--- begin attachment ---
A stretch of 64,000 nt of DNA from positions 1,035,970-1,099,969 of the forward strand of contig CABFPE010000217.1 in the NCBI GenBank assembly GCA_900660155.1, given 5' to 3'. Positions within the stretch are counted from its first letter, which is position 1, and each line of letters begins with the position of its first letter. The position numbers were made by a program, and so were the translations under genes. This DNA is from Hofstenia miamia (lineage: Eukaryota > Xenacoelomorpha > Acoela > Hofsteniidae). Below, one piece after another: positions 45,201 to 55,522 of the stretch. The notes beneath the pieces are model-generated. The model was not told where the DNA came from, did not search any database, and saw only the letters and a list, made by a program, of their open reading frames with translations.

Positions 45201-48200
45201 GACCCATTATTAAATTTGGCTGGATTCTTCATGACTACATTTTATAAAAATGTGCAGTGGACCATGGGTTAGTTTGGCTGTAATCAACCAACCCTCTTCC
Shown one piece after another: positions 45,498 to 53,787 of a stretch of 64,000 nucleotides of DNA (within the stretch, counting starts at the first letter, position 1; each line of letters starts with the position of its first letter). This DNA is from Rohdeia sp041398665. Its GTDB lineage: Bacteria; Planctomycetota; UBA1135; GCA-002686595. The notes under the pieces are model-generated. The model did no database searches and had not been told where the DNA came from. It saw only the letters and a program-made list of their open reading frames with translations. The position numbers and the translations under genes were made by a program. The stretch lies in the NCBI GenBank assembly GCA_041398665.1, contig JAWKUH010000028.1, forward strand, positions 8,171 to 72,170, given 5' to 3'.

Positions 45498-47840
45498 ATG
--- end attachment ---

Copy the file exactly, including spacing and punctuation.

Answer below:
A stretch of 64,000 nt of DNA from positions 1,035,970-1,099,969 of the forward strand of contig CABFPE010000217.1 in the NCBI GenBank assembly GCA_900660155.1, given 5' to 3'. Positions within the stretch are counted from its first letter, which is position 1, and each line of letters begins with the position of its first letter. The position numbers were made by a program, and so were the translations under genes. This DNA is from Hofstenia miamia (lineage: Eukaryota > Xenacoelomorpha > Acoela > Hofsteniidae). Below, one piece after another: positions 45,201 to 55,522 of the stretch. The notes beneath the pieces are model-generated. The model was not told where the DNA came from, did not search any database, and saw only the letters and a list, made by a program, of their open reading frames with translations.

Positions 45201-48200
45201 GACCCATTATTAAATTTGGCTGGATTCTTCATGACTACATTTTATAAAAATGTGCAGTGGACCATGGGTTAGTTTGGCTGTAATCAACCAACCCTCTTCC
Shown one piece after another: positions 45,498 to 53,787 of a stretch of 64,000 nucleotides of DNA (within the stretch, counting starts at the first letter, position 1; each line of letters starts with the position of its first letter). This DNA is from Rohdeia sp041398665. Its GTDB lineage: Bacteria; Planctomycetota; UBA1135; GCA-002686595. The notes under the pieces are model-generated. The model did no database searches and had not been told where the DNA came from. It saw only the letters and a program-made list of their open reading frames with translations. The position numbers and the translations under genes were made by a program. The stretch lies in the NCBI GenBank assembly GCA_041398665.1, contig JAWKUH010000028.1, forward strand, positions 8,171 to 72,170, given 5' to 3'.

Positions 45498-47840
45498 ATG